Headquartered in Cambridge, Mass., the Harvard-Smithsonian Center for Astrophysics (CfA) is a joint collaboration between the Smithsonian Astrophysical Observatory and the Harvard College Observatory. CfA scientists, organized into six research divisions, study the origin, evolution and ultimate fate of the universe.

For more information, contact:

David A. Aguilar
Director of Public Affairs
Harvard-Smithsonian Center for Astrophysics
617-495-7462
daguilar@cfa.harvard.edu
Christine Pulliam
Public Affairs Specialist
Harvard-Smithsonian Center for Astrophysics
617-495-7463
cpulliam@cfa.harvard.edu

Christine Pulliam | EurekAlert!
Further information:
http://www.cfa.harvard.edu
http://www.cfa.harvard.edu/news/2013/pr201303.html

More articles from Physics and Astronomy:

nachricht Engineering team images tiny quasicrystals as they form
18.08.2017 | Cornell University

nachricht Astrophysicists explain the mysterious behavior of cosmic rays
18.08.2017 | Moscow Institute of Physics and Technology

All articles from Physics and Astronomy >>>

The most recent press releases about innovation >>>

Die letzten 5 Focus-News des innovations-reports im Überblick:

Im Focus: Fizzy soda water could be key to clean manufacture of flat wonder material: Graphene

Whether you call it effervescent, fizzy, or sparkling, carbonated water is making a comeback as a beverage. Aside from quenching thirst, researchers at the University of Illinois at Urbana-Champaign have discovered a new use for these "bubbly" concoctions that will have major impact on the manufacturer of the world's thinnest, flattest, and one most useful materials -- graphene.

As graphene's popularity grows as an advanced "wonder" material, the speed and quality at which it can be manufactured will be paramount. With that in mind,...

Im Focus: Exotic quantum states made from light: Physicists create optical “wells” for a super-photon

Physicists at the University of Bonn have managed to create optical hollows and more complex patterns into which the light of a Bose-Einstein condensate flows. The creation of such highly low-loss structures for light is a prerequisite for complex light circuits, such as for quantum information processing for a new generation of computers. The researchers are now presenting their results in the journal Nature Photonics.

Light particles (photons) occur as tiny, indivisible portions. Many thousands of these light portions can be merged to form a single super-photon if they are...

Im Focus: Circular RNA linked to brain function

For the first time, scientists have shown that circular RNA is linked to brain function. When a RNA molecule called Cdr1as was deleted from the genome of mice, the animals had problems filtering out unnecessary information – like patients suffering from neuropsychiatric disorders.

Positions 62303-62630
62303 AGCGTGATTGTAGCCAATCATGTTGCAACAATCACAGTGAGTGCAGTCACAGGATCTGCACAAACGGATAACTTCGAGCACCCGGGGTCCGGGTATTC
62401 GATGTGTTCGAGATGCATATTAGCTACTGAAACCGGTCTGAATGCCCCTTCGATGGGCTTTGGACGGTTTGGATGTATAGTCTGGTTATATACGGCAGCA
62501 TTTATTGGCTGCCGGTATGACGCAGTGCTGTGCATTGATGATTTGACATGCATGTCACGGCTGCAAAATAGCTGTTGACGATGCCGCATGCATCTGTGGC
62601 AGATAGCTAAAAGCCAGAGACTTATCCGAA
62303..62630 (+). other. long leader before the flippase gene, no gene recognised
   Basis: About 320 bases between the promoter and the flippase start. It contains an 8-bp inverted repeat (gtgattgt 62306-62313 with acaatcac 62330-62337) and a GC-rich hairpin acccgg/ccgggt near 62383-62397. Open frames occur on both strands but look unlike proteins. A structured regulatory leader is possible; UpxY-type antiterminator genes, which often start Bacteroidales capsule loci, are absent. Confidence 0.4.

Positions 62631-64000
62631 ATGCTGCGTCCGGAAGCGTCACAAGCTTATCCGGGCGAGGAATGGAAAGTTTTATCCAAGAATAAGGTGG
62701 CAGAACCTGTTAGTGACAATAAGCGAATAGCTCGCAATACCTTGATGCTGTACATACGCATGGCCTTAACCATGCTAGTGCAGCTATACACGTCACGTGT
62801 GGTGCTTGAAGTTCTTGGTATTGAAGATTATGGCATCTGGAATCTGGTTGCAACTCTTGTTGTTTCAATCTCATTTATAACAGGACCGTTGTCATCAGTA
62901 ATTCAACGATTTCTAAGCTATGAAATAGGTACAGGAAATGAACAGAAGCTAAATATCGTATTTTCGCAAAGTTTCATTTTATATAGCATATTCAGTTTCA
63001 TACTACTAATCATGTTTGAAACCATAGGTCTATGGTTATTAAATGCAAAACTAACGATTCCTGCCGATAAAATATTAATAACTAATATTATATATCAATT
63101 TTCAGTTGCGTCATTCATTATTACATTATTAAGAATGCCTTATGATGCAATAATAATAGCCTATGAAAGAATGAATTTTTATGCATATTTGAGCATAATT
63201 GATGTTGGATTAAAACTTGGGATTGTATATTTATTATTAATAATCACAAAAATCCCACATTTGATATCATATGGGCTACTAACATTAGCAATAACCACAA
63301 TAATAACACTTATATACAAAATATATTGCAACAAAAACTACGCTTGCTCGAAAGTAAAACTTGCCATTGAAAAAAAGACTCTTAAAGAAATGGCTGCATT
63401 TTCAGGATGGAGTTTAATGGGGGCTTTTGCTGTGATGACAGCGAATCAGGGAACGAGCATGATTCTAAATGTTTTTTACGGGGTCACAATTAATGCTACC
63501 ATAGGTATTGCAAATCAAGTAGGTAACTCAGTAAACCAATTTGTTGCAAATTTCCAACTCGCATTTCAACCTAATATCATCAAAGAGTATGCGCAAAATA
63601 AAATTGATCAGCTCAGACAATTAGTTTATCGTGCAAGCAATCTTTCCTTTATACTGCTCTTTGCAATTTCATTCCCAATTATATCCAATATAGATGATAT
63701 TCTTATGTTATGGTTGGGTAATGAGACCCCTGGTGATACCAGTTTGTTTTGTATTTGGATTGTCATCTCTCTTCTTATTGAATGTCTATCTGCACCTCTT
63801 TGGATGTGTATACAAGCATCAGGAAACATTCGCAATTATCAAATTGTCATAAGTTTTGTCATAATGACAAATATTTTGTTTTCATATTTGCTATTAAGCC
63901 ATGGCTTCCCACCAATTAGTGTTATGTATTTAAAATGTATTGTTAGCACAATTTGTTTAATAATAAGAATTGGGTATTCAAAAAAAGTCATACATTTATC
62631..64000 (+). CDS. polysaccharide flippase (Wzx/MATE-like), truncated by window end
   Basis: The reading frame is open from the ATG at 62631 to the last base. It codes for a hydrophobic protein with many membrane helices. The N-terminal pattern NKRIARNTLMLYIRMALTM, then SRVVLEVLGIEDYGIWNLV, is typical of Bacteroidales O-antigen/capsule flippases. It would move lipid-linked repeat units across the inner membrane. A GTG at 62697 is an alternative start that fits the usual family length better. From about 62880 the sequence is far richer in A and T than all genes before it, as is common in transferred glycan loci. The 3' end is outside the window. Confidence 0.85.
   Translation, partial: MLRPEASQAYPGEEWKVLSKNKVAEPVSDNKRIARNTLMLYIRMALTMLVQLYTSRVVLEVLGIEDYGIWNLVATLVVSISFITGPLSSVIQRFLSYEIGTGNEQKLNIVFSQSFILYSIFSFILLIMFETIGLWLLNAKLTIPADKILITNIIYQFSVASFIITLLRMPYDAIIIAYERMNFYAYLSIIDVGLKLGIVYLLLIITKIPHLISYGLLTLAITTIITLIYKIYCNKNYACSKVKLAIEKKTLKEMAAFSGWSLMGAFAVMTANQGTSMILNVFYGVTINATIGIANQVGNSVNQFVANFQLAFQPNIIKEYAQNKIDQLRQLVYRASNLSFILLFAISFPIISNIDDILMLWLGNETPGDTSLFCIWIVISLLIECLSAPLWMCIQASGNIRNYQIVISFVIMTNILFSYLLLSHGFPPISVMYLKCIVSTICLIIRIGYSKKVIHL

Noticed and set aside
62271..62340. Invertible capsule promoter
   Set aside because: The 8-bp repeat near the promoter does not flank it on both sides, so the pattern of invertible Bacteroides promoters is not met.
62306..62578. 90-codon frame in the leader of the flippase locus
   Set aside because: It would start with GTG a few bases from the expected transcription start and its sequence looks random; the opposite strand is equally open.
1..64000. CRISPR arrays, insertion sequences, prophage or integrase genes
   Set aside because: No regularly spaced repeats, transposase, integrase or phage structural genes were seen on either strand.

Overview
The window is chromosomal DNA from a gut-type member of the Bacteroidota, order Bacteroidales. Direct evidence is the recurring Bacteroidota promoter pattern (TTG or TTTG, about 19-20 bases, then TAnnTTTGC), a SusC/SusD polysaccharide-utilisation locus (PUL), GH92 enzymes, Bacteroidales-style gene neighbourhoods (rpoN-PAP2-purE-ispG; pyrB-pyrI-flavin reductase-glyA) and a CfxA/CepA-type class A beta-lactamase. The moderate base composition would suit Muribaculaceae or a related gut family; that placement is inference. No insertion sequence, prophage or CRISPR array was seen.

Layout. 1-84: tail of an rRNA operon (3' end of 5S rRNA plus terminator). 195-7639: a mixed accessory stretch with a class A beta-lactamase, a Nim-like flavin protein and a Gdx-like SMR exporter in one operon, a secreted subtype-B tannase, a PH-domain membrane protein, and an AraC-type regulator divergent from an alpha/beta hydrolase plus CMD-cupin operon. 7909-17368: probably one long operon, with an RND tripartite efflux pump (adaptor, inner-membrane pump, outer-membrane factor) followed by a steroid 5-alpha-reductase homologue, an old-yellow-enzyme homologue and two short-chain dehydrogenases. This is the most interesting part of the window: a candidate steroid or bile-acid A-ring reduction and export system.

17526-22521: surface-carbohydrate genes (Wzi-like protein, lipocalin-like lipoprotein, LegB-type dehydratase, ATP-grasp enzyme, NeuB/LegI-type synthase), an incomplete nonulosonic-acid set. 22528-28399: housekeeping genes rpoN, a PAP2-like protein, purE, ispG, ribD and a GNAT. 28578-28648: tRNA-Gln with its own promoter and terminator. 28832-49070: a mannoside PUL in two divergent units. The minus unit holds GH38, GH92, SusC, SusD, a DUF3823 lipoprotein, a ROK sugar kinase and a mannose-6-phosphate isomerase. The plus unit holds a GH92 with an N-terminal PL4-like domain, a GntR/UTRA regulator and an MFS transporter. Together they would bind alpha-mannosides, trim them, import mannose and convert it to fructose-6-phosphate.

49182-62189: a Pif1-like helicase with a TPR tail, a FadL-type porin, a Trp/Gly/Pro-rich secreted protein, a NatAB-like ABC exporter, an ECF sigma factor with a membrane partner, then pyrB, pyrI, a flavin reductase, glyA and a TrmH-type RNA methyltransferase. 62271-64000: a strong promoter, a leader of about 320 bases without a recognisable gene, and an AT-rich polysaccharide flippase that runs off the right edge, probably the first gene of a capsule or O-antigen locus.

While hundreds of circular RNAs (circRNAs) are abundant in mammalian brains, one big question has remained unanswered: What are they actually good for? In the...

Im Focus: RAVAN CubeSat measures Earth's outgoing energy

An experimental small satellite has successfully collected and delivered data on a key measurement for predicting changes in Earth's climate.

The Radiometer Assessment using Vertically Aligned Nanotubes (RAVAN) CubeSat was launched into low-Earth orbit on Nov. 11, 2016, in order to test new...

Im Focus: Scientists shine new light on the “other high temperature superconductor”

A study led by scientists of the Max Planck Institute for the Structure and Dynamics of Matter (MPSD) at the Center for Free-Electron Laser Science in Hamburg presents evidence of the coexistence of superconductivity and “charge-density-waves” in compounds of the poorly-studied family of bismuthates. This observation opens up new perspectives for a deeper understanding of the phenomenon of high-temperature superconductivity, a topic which is at the core of condensed matter research since more than 30 years. The paper by Nicoletti et al has been published in the PNAS.

Since the beginning of the 20th century, superconductivity had been observed in some metals at temperatures only a few degrees above the absolute zero (minus...

All Focus news of the innovation-report >>>

Anzeige

Anzeige

Event News

Call for Papers – ICNFT 2018, 5th International Conference on New Forming Technology

16.08.2017 | Event News

Sustainability is the business model of tomorrow

04.08.2017 | Event News

Clash of Realities 2017: Registration now open. International Conference at TH Köln

26.07.2017 | Event News

 
Latest News

A Map of the Cell’s Power Station

18.08.2017 | Life Sciences

Engineering team images tiny quasicrystals as they form

18.08.2017 | Physics and Astronomy

Researchers printed graphene-like materials with inkjet

18.08.2017 | Materials Sciences

VideoLinks
B2B-VideoLinks
More VideoLinks >>>